The 15 minute forum tonight was led by Andy Tharby, inspired by the above book. One of the principles behind this, is that we should be designing a curriculum and teaching sequence around what we know about memory – so that what they are taught, sticks. This links to an interesting point about what’s happening in lessons – learning or performance?
So, often what we describe as learning in a lesson is performance – so whilst they can do X, Y and Z in a lesson can they remember it? Will they remember it 1, 2 or 3 weeks down the line? If they won’t, then we can’t really refer to it as learning. This calls into a question a number of fairly standard teaching strategies, such as the one below:
The scene above is fairly common – and would be referred to as ‘good AfL’. The teacher has asked a question, the students write an answer (that they heard 3 minutes ago), the teacher pats him/herself on the back, congratulations the class on ‘learning it’ and they move on. The question is – would they be able to recall the answer in a week or two or three? Probably not. So have they learnt it? Almost certainly not. So is it safe to move on from that topic and not return to it for a year or so? Definitely not! So how students perform in a lesson does not mean learning – learning is far more complex.
So, consider the two teachers above. Who’s the most effective teacher? As our thinking has moved on, it would be good to think that most people would agree that it’s teacher 2. The teacher who focuses on embedding knowledge – the teacher who knows when and how to move students from surface learning (knowing facts) to deep learning (using this knowledge for analysis and synthesis).
“Factual knowledge precedes skill.”
Daniel Willingham, Why Don’t Students Like School?
“We rely on memory, rather than thinking.”
Hattie and Yates, Visible Learning and the science of how we learn
Spaced retrieval practice – the Ebbinghaus curve
The graph above – The ‘Forgetting Curve’ stems from the work of a 19th Century German psychologist called Herman Ebbinghaus. He did experiments – on himself – on human memory. He taught himself made up, nonsensical words and then tested himself over time to see how long he could remember them for. As can be seen, and not surprisingly, over time the retention of the words went down – until the words were reviewed. Then the retention increased. What’s interesting is that with regular review, the ‘forgetting time’ gets longer – so going back over the words made it easier to remember them. The implications of this? If we want students to be able to remember things, we need to keep returning to them and reviewing them. What we tend to do though is learn a topic, then move on to another, then another etc etc. Thus making being able to recall the knowledge difficult. So what could we do to address this?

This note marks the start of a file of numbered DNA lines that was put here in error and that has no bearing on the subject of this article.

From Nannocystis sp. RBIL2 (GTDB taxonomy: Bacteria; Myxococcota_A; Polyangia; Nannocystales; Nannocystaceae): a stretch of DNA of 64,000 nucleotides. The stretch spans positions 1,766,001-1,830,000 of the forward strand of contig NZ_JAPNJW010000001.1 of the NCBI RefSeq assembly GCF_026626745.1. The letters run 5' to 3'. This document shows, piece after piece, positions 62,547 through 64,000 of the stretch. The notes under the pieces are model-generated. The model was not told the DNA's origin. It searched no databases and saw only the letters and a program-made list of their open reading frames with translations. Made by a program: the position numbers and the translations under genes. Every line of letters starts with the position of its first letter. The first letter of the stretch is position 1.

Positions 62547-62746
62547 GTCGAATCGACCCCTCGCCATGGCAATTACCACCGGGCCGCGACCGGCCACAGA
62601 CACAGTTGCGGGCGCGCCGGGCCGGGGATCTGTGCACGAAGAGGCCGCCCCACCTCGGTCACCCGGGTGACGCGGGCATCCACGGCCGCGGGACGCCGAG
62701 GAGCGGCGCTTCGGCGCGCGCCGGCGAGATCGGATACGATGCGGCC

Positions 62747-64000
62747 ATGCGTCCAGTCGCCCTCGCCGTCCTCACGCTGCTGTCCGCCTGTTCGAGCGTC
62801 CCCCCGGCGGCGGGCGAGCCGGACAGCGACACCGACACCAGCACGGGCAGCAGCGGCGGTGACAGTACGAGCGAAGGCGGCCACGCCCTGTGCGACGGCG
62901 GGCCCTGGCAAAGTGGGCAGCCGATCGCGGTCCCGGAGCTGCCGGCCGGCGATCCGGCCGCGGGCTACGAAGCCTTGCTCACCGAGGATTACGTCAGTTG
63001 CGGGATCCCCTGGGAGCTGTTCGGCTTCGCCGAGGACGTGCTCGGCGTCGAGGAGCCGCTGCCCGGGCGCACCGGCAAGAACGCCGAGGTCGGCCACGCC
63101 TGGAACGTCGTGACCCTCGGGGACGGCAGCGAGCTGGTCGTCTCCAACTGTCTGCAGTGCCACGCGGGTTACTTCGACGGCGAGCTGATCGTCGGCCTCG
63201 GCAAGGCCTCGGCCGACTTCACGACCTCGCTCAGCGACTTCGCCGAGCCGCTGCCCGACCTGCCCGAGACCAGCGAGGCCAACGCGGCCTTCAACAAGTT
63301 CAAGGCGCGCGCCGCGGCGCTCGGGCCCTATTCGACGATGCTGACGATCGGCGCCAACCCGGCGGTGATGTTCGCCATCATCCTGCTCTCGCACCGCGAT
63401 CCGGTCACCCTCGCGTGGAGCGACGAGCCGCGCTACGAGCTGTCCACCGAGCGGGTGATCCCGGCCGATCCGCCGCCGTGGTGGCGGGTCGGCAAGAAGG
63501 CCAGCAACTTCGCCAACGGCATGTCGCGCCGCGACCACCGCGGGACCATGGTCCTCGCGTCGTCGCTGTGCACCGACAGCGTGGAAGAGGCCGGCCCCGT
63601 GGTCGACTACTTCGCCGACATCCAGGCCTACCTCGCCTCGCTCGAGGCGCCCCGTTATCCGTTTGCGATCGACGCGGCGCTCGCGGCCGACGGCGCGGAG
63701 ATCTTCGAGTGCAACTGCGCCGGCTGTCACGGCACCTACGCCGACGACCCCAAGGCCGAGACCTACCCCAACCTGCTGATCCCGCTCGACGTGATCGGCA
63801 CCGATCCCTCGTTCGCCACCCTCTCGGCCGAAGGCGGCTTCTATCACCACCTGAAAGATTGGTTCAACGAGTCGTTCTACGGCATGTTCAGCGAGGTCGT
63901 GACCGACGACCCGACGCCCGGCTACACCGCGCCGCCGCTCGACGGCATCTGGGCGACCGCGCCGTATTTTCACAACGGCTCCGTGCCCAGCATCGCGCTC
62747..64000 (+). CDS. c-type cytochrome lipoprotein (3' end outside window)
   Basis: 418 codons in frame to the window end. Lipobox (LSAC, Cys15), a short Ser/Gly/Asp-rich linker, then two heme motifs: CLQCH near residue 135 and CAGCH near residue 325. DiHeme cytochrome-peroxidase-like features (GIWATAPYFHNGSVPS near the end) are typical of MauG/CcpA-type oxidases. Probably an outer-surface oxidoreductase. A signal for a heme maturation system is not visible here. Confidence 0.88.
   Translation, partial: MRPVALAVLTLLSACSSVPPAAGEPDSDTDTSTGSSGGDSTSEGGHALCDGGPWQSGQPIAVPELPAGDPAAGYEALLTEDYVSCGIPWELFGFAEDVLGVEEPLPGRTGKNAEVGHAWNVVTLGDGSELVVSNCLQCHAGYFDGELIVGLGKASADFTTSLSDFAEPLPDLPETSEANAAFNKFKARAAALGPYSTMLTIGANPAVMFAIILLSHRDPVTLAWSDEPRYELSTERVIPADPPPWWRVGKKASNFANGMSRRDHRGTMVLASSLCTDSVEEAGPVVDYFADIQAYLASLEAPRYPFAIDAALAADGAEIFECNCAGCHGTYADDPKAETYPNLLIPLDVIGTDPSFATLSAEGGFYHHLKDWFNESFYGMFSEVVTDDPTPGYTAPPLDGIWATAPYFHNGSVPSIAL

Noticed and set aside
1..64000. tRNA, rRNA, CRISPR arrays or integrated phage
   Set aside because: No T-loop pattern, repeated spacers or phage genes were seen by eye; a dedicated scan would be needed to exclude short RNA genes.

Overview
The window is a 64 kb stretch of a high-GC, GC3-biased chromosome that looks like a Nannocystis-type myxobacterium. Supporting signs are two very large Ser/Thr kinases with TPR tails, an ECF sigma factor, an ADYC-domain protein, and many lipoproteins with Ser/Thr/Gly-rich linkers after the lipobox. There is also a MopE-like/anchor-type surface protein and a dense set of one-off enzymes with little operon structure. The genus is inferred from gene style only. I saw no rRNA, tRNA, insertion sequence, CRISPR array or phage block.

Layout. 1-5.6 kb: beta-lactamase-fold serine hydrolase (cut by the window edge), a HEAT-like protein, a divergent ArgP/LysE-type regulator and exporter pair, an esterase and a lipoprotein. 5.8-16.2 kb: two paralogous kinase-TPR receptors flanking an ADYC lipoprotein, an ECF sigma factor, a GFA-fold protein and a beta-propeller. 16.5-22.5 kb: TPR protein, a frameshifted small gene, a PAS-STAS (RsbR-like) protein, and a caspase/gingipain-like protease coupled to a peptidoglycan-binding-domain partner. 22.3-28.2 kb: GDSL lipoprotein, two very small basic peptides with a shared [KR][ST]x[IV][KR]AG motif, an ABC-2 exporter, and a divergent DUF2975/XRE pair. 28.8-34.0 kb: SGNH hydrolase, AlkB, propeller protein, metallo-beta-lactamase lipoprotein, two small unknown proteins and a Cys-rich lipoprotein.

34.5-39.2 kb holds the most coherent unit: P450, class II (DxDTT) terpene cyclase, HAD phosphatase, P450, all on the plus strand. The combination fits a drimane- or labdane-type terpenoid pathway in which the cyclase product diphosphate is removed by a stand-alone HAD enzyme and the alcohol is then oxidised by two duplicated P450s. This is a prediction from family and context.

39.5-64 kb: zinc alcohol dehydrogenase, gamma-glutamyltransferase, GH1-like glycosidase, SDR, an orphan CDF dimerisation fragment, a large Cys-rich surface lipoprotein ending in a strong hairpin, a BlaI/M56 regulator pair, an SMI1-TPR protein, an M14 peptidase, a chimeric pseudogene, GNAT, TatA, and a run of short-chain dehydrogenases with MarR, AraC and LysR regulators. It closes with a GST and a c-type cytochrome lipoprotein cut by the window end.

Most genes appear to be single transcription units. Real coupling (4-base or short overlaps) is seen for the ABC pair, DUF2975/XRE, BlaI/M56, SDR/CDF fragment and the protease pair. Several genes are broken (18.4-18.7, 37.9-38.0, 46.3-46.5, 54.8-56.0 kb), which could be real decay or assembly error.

Make it Stick: Spaced retrieval practice
- Study information more than once.
- Regular low-stakes quizzing (retrieval practice), leaving greater gaps as you go. The scores for these tests are not important. What’s important is the act or retrieval – that’s what seems to have an impact on retention.
- “Anything you want to remember must be periodically recalled from memory.”
- Continue to return to important content.
- Avoid a ‘practice, practice, practice’ regime
- Retrieval is best when it’s effortful, when some forgetting has set in.
- Be wary of intuition – it may seem that we are getting better yet we fail to see how quickly these gains fade. (Illusions of fluency)
A previous post from a great science teacher Pam McCulloch reinforces this. Pam got consistently fantastic results over a number of years. When questioned about how, she mentioned two things that resonate with the idea of spaced retrieval practice. Every lesson would start with a quick quiz on what they did last lesson, last week and last month. Similarly, homeworks weren’t just based on what they did that lesson, but again on what they did last week, last month or last term. She didn’t refer to it as spaced retrieval though – she called it ‘going back over stuff’!
This has implications for curriculum design too:
The image above (courtesy of David Didau) describes this. The curriculum is usually delivered in blocks – so one topic follows another, then another etc. So there is very little opportunity for returning to content and reviewing it – so making retention difficult as there are few opportunities for students to have to retrieve the information. having shown that they can do it once, they move on to a new topic. Often not returning to that topic for a year or so – not an ideal situation for retention. This could be addressed by interleaving the topics and returning to them at spaced intervals throughout the year. This requires a shift in thinking and will feel odd for a number of subjects e.g. in English, doing a bit of one text, then going onto another, then another, then returning to another etc.
So another approach to this, could be to interleave common skills throughout the curriculum, as illustrated in the diagram above.